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CBS 2 Vault: The Tylenol Poisonings, 30 Years Later

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Discarded Tylenol

Tylenol discarded after the 1982 poisonings that left seven people dead in the Chicago area. (1982 File Photo; Credit: CBS)

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CHICAGO (CBS) — On this day 30 years ago, a 12-year-old Elk Grove Village girl collapsed and died after taking two Tylenol capsules before going to school that morning, and six more people would die in the days to come.

The case remains unsolved, and remains one of the most infamous in Chicago history. Here is a look back at some of CBS 2’s coverage of the Tylenol murders.

On Sept. 29, 1982, Mary Kellerman, 12, collapsed and died after taking Extra-Strength Tylenol for a head cold. A short time afterward, postal worker Adam Janus, of Arlington Heights, died in the hospital after taking the same drug.

Adam Janus’ brother, Stanley, and sister-in-law, Theresa, who had gathered in Arlington Heights to mourn their loved one, took Tylenol from the same bottle and both died.

In the days afterward, new mother Mary Reiner, 27, of Winfield; Lombard phone center employee Mary McFarland, 31; and flight attendant Paula Jean Prince, 35, of the Old Town neighborhood also died.

A reporter for the City News Bureau discovered that all the victims had taken Tylenol, and a panic ensued when that link was made public.

As the late Phil Walters reported for CBS 2, it turned out that all the Tylenol had come from one batch – Extra-Strength Tylenol capsules, 50-capsule size, Lot No. MC2880, expiration date April 1987. Officials advised everyone to destroy any Tylenol bottles they had marked that way, and manufacturer Johnson & Johnson ordered store owners to clear their shelves.

In a midnight news conference on Oct. 1, Mayor Jane Byrne banned Tylenol in the city, and implored Chicagoans to turn in all their Tylenol products. Meanwhile, calls came into the task force investigating the deaths as the death count mounted, to the point where phone lines were almost constantly jammed.

Poison control centers were also deluged with calls from people who were afraid they had taken tainted Tylenol, CBS 2 Health and Science Editor Roger Field reported.

“We were just swamped with calls,” Jack Lipscomb, the director of the Rush-Presbyterian St. Luke’s Poison Control Center, said in the Oct. 1, 1982, report. “The majority the time, all three of our lines were busy at once, for almost the entire day. We did have some problems with people with other poisonings trying to get through and were not able to.”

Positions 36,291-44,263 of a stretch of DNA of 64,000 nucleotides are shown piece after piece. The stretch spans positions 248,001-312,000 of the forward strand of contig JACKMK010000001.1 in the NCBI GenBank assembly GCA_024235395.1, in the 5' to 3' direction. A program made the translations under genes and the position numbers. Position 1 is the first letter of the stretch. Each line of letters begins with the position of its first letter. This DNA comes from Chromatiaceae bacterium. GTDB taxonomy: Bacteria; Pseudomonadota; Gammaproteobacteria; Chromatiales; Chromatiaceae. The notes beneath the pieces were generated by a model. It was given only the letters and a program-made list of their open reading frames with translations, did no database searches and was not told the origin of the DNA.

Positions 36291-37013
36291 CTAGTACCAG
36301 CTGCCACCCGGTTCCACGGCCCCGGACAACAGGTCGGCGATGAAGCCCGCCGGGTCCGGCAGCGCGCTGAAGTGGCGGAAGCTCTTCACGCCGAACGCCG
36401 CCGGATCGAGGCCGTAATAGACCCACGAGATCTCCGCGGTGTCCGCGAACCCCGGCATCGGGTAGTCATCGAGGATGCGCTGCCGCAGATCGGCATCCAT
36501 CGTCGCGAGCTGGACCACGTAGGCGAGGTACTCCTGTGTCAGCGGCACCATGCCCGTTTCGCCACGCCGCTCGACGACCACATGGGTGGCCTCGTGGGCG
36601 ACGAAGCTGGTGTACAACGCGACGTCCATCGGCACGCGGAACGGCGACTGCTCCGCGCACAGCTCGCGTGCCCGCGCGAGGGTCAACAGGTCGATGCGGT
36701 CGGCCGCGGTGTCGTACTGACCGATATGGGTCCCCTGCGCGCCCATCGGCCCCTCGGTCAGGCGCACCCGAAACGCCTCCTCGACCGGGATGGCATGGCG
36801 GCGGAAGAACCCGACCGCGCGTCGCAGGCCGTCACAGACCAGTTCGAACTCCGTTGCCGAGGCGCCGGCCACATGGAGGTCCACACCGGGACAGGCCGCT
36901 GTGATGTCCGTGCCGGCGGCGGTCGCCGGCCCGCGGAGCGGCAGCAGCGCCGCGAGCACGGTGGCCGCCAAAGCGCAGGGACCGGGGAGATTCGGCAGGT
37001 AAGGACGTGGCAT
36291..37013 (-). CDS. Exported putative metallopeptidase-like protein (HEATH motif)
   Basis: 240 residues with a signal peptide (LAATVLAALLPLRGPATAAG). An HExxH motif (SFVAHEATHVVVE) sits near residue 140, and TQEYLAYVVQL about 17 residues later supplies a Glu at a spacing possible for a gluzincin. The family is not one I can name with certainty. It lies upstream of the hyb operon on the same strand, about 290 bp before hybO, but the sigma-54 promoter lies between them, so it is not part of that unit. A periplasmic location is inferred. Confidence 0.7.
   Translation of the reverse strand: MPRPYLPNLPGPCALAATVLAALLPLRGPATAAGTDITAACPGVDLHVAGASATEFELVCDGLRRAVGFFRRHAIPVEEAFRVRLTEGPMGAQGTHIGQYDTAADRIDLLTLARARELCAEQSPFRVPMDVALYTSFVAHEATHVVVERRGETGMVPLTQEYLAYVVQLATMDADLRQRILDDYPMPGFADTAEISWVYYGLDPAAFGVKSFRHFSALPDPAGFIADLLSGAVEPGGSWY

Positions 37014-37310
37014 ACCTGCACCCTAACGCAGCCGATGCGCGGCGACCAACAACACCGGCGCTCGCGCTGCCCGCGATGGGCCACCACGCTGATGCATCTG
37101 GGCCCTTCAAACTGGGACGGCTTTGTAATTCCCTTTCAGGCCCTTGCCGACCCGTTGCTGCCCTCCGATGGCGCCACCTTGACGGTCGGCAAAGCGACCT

But the source of the tainted drug couldn’t be pinpointed to one store or one source. It was traced stores near the residences of all the victims—Jewel stores in Elk Grove Village and Arlington Heights, a store in Winfield, and the Walgreens store at North Avenue and Wells Street in Chicago. Poisoned Tylenol was also found still on the shelf at Woodfield Mall in Schaumburg.

On Oct. 5, 1982, Johnson & Johnson ordered a nationwide recall of all Tylenol products, and there were questions whether poisoning cases in other parts of the country were related. Johnson & Johnson also advised consumers not to take any products containing acetaminophen at all.

The following day, Mayor Byrne introduced an ordinance to the City Council to require all over-the-counter drugs sold in Chicago to be sealed. At the time, most were not.

And while no more deaths were attributed to tainted Tylenol after Oct. 2, worries about the drug even ruined Halloween for many people – particularly as unrelated cases of food tampering were reported in Illinois and around the country. West suburban Bensenville went so far as to ban outdoor trick-or-treating.

It was not until late November that the city allowed Tylenol products back on Chicago shelves, and despite three layers of tamper-resistant packaging, several customers told CBS 2 reporter I.J. Hudson they would not buy Tylenol capsules even then.

Ultimately, the case permanently changed industry practices for the marketing and packaging of over-the-counter drugs. But 30 years later, the case remains unsolved.

One man, James Lewis, was arrested after sending a letter to Johnson & Johnson demanding $1 million for him to “stop the killing.” But while Lewis was convicted of extortion and sent to prison, he was never charged with the Tylenol murders.

Lewis was back in the news just three years ago, when the FBI confiscated boxes and a computer from his home in Cambridge, Mass. But no charges against him were brought forth.

Last year, authorities confirmed they were seeking DNA samples from Ted Kaczynski, the Unabomber, in connection with the poisonings. But Kaczynski said he has never even possessed any potassium cyanide, the poison used in the Tylenol case.

Lewis’ attorney said in May 2011 that the developments surrounding Kazcynski were proof that his client was an “innocent person.”

Earlier this week, FBI Special-Agent-in-Charge Ross Rice told WBBM Newsradio’s Lisa Fielding that he hopes the evolution of technology will bring a resolution to the Tylenol case.

LISTEN: WBBM Newsradio’s Lisa Fielding reports

“There are usable DNA samples that were obtained to the original investigation,” Rice said. “We now have a means to analyze those DNA samples and compare them with known offenders in the Illinois database.”

A special task force was formed four years ago to reinvestigate the Tylenol murders.

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